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Social Network Visualization: A History of Philosophy
Tl;dr: I made a map graphing “Influenced” and “Influenced By” relationships for all philosophers in Wikipedia. I don’t know a lot about philosophy. As a political science ma…
hpt  intellectual_history  network_analysis  network_visualization  computational_social_science  Everything 
august 2018 by jpowerj
In the 1950s everybody cool was a little alienated. What changed? – Martin Jay | Aeon Essays
The fear of ‘alienation’ from a perceived state of harmony has a long and winding history. Western culture is replete with stories of expulsion from paradise…
post-WWII  existentialism  alienation  Frankfurt_School  intellectual_history  Evernote  from instapaper
march 2018 by dunnettreader
David James, ed., Hegel's Elements of the Philosophy of Right: A Critical Guide - review by William Desmond | BDPR - Dec 2017
David James (ed.), Hegel's Elements of the Philosophy of Right: A Critical Guide, Cambridge, Cambridge University Press, 2017, 234 pp.,
Reviewed by William Desmond, Villanova University/KU Leuven
Evernote  political_philosophy  19thC  Hegel  intellectual_history  individualism  books  community  social_theory  Marx  German_Idealism  free_will  German_philosophy  reviews  Hegelian  Hegel-philosophy_of_right 
december 2017 by dunnettreader
Patrick Collinson - John Foxe as Historian | The Acts and Monuments Online
John Foxe as Historian
by Patrick Collinson
John Foxe disowned the title of 'martyrologist', the label most often attached to his name, almost to the extent that for English writers and readers of history it belongs to nobody else. Foxe wanted to be known as a 'story teller', which is to say, an historian. (How we distinguish between story tellers and historians, and even whether we should make such a distinction, are questions to which we shall have to return.) What was 'history' for those who inhabited the sixteenth century?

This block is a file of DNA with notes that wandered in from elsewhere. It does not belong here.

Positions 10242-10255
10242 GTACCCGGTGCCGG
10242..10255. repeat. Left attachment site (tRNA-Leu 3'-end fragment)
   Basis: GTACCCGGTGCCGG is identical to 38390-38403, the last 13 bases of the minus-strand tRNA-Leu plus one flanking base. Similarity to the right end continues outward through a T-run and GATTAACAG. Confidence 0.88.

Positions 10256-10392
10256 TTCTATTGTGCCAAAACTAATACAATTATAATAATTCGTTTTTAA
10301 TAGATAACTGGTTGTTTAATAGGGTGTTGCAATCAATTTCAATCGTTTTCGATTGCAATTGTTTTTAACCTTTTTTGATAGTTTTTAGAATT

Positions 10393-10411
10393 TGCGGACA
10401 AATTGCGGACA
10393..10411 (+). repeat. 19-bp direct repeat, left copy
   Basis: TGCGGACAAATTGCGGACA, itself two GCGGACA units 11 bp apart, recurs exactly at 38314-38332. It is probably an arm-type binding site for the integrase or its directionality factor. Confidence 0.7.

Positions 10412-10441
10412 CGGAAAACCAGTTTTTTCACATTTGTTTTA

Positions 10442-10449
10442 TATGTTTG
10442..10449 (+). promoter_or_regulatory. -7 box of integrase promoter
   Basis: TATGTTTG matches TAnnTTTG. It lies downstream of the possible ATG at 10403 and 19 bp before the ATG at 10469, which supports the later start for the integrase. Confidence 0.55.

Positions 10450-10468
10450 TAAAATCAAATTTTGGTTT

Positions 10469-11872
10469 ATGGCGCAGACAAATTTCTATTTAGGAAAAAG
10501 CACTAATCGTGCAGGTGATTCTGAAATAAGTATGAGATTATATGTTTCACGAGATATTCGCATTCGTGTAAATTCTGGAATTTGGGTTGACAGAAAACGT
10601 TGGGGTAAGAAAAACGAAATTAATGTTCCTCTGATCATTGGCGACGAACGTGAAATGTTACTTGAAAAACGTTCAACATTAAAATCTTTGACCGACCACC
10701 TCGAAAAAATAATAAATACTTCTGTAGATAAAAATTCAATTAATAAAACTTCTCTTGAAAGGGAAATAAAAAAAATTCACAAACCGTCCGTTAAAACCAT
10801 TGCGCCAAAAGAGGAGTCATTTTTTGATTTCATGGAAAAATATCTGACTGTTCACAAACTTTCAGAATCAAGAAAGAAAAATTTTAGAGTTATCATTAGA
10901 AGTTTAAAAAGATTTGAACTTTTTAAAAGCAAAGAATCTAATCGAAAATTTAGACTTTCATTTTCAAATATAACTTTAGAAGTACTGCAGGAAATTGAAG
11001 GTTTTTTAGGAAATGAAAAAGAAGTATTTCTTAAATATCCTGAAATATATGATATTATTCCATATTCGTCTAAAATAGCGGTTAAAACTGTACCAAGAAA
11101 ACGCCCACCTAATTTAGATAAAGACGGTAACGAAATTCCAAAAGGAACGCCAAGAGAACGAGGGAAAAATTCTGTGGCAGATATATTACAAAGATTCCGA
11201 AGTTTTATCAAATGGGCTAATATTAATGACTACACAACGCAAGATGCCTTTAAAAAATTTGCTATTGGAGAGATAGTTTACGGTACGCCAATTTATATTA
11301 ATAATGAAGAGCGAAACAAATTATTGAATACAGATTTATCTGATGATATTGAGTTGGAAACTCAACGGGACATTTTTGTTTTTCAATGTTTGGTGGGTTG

Evernote  16thC  Foxe-Book_of_Martyrs  Reformation  historiography-Renaissance  humanism  historiography  ancient_history  church_history  Eusebius  Elizabeth  Church_of_England  persecution  martyrs  objectivity  historians-and-religion  historians-and-state  intellectual_history  Protestants  Early_Christian  More_Sir_Thomas  Bacon  antiquaries  antiquity-source_of_narratives  history_of_England  Holinshed_Chronicles  nshed  rhetoric-writing  Cicero 
september 2017 by dunnettreader
Why Donald Trump Has Been Good For Truth - The Chronicle of Higher Education
What do we learn when we shift our focus from truth as possessed to truth as a pursuit?

A two-volume work published in Hamburg, Germany, in 1930, called Research Institutes: Their History, Organization and Goals was unique for its time and remains so today. It was a collective effort to document the structures of research, its institutionalization from antiquity to the present, and its meaning. Its survey of research institutes, mostly German but not exclusively, is both a snapshot of a particular landscape of learning and a melancholy mirror on what would soon be smashed.

The editors of the volume emphasized that research was the engine at the heart of social and intellectual progress. Their argument that research has a history and that it is interesting as process as well as product has still not been adequately developed. Research is still not a subject of research: Library of Congress subject headings include neither history of research nor philosophy of research....